If you’re debating on eating another, or 10th cookie, think about how your decision will feel later today, tomorrow, next month, or next year. Are you going to feel good about it?
Then look at the bigger picture. What is the eating preventing you from doing more long term – lose weight, find the relationship you’ve been looking for, get a new job?
Often times emotional eating and overeating causes great shame and disappointment. I’ve felt this very shame WHILE I’m doing the binge eating. I can’t even enjoy the food before the shame sets in. So I try and start with the feeling that will come AFTER I make my choice to eat something. Then I pick something else on my list to do and the moment passes.
6. Find Purpose
Sometimes I’m just bored when I go to the fridge.
Maybe I didn’t plan any fun social activities. I may not have reached out to a friend in a while so there’s not much on the calendar. I can also be trying to avoid working on a difficult project so I go looking for a snack.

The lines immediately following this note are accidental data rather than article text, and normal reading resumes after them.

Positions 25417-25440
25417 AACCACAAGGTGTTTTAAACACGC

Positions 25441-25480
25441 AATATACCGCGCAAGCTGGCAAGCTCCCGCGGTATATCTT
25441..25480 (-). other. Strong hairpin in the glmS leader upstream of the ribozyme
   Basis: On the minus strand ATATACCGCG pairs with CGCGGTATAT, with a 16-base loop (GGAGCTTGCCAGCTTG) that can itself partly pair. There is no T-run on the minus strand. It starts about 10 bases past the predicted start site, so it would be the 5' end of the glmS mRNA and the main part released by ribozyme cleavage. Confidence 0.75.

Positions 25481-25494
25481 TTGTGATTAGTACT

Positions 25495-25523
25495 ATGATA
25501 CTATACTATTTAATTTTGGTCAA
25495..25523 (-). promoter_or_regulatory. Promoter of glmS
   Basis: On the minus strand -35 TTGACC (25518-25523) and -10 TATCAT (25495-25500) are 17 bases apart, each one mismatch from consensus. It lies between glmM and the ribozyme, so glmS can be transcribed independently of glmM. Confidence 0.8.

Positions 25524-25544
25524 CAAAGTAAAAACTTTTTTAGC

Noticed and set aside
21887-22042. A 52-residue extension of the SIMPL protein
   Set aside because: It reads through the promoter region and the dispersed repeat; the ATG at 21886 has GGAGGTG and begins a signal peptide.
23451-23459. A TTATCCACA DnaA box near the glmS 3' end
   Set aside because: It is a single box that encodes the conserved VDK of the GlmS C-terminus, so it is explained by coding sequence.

Staying an appropriately busy can help me from emotional eating. Whenever I’m working on a passion project that lights me up, hours fly before I’ve realized that I haven’t eaten in hours.
Keeping the calendar full of experiences and events that bring you joy and purpose can help alleviate mindless eating. If you need help with finding your purpose, read more here.
Movement is a great distraction from emotional eating. I have a few go-to songs that are my “fight songs.” I think everyone should have a song that lifts him or her up. I like to dance to my song, but if dancing isn’t your jam, then simply take a walk and move your body.
In the office, climb a few stairs to get your blood and adrenaline moving. Do some pushups or stretch to remind yourself how strong you are and how vital your body is.
Movement can help alleviate any anxiety or stagnant emotions that won’t budget. Bonus points for taking a walk with a friend to get some social time in, as well as time to talk out any pressing issues.
8. Get Outdoors
Doing your movement outdoors is another good two-fer. Not only will the light wake you up, it will also help balance your cortisol levels so your energy stays high. You want your cortisol up during the day and down at night when it’s time to sleep.